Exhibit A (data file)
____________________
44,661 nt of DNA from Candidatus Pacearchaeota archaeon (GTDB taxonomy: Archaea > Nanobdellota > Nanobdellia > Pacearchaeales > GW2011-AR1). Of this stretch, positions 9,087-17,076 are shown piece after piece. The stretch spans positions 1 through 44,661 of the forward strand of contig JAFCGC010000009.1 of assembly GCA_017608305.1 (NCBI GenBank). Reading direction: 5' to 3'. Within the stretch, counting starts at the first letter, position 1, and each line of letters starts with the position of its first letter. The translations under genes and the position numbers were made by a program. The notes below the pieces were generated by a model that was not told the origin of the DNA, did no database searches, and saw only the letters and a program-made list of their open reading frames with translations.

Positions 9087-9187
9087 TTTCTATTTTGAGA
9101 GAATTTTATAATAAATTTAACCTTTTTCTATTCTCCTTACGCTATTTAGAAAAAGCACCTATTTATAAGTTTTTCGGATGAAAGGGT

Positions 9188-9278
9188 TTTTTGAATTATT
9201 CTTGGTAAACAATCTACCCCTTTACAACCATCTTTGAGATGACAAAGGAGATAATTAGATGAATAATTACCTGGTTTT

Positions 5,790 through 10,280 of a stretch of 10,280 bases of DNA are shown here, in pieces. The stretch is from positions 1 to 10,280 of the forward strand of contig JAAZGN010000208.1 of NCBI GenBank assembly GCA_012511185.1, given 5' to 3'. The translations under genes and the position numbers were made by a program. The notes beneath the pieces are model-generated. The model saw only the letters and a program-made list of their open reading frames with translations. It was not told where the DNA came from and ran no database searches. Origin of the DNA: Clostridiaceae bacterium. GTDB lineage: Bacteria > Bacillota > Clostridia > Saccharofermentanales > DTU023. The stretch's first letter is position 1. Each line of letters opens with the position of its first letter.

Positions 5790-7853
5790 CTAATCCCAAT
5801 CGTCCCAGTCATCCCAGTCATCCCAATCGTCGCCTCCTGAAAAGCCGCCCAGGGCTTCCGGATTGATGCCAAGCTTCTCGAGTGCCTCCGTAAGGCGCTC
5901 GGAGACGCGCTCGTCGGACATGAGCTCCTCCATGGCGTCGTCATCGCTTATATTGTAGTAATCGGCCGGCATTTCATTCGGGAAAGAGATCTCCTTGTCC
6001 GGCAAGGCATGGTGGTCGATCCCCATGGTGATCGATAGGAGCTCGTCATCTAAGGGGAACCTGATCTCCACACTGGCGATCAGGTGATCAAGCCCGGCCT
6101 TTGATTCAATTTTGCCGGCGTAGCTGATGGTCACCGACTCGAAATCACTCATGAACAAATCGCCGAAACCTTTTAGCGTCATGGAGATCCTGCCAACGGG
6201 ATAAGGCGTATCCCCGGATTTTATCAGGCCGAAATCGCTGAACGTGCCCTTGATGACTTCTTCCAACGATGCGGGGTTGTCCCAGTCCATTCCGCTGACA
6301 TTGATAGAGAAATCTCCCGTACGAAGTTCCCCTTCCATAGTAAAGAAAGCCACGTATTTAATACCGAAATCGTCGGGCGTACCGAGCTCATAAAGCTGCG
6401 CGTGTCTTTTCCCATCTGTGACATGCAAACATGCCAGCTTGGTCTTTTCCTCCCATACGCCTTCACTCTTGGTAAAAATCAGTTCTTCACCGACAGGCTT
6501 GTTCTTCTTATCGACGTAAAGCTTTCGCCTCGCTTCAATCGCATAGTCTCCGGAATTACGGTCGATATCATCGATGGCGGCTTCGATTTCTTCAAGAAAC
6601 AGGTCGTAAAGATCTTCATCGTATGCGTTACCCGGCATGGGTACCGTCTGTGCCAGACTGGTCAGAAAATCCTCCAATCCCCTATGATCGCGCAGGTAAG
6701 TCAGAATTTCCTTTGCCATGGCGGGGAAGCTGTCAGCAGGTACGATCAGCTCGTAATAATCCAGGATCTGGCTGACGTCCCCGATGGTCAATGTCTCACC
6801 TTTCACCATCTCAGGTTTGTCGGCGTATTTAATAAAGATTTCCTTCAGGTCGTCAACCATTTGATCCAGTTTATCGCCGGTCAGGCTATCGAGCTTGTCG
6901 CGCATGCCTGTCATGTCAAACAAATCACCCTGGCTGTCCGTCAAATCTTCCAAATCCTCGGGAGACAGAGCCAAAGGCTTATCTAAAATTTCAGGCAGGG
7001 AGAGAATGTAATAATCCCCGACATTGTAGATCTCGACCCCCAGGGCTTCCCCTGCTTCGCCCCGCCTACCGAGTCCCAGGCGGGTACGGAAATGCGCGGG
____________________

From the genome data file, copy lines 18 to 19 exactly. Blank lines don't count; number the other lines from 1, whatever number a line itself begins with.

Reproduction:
6501 GTTCTTCTTATCGACGTAAAGCTTTCGCCTCGCTTCAATCGCATAGTCTCCGGAATTACGGTCGATATCATCGATGGCGGCTTCGATTTCTTCAAGAAAC
6601 AGGTCGTAAAGATCTTCATCGTATGCGTTACCCGGCATGGGTACCGTCTGTGCCAGACTGGTCAGAAAATCCTCCAATCCCCTATGATCGCGCAGGTAAG